Having grown up in LA, the name “Jet Tila” wafted around a bit like an urban legend. I kept hearing his name, but had never tasted his food or even known what that food might look like. Until one day I had the opportunity to attend a private dinner put on by KCRW host and Angeli Caffe chef/owner Evan Kleiman. She and Jet took over a small, unassuming Thai restaurant in a strip mall on Vermont Avenue. With two long tables, the 30-or-so of us consumed the entire space and what ensued was a crazy parade of intense, unfamiliar flavors shepherded by Jet. Sure now he’s got his million-dollar Thai Vegas temple and has his hands in several large-scale commercial ventures, but to me he’ll always be the pied piper of Thai food.
I caught up with Jet after his recent Bistronomics 1.0.
Carrie Kommers: Where are you now? What are you up to?
Jet Tila: In Vegas as we speak. I bounce around between Vegas, LA and New York. I work on two projects in New York. One is a home base for a company that I partner with called Café Spice. We do white labeling for Whole Foods. If you eat Thai or Indian food from the Whole Foods hot bars, that’s mine. The other one is Schwan’s Home Service frozen food. I know a lot of chefs would say it’s a sell out, but I think there are essentially three waves of Asian food: Middle America’s still in the Lo Mein-teriyaki territory; there’s the bleeding edge where things are changing and evolving (like in LA); and then there’s something in the middle. I’m trying to keep relevant in all three and be a businessman about it.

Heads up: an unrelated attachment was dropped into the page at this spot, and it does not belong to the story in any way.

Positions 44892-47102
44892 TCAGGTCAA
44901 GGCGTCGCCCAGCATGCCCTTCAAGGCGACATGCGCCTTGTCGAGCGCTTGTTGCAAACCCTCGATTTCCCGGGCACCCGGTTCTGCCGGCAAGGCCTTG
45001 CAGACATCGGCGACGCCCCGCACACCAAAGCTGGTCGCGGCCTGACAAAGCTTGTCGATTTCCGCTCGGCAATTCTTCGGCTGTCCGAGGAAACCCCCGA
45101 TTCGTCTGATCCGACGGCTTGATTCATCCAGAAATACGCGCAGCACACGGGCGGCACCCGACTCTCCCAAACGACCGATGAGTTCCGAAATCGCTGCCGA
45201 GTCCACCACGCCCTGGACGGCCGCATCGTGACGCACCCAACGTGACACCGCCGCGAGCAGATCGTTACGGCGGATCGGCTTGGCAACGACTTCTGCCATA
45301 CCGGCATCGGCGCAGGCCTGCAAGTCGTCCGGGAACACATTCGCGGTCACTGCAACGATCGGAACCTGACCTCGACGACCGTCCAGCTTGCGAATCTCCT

CK: Tell me what the term “Bistronomics” means to you?
JT: Bistronomics is relevant modern fine dining. Modern, not nouveau. Modern is where the American dining palate is right now. The category of food people know as fine dining is in decline. No one wants to spend two-to-four hours and hundreds of dollars per person any more. Bistronomics is the technique, the history, the connection to Escoffier, but without the expense of the pomp and circumstance. The two things that restaurant operators worry about are food cost and labor. When you have truffle and lobster and 100-year-old oil and a giant front of house brigade, you need to charge the customer $100 to $200 a head. Bistronomics is bringing it down to a bistro setting—a menu, a server, local ingredients, reasonable prices. An affordable way to dine “finely.” Only a select few can execute Bistronomics. It’s almost a birthright; you almost have to have grown up in a French or fine dining kitchen, working under some amazing chefs.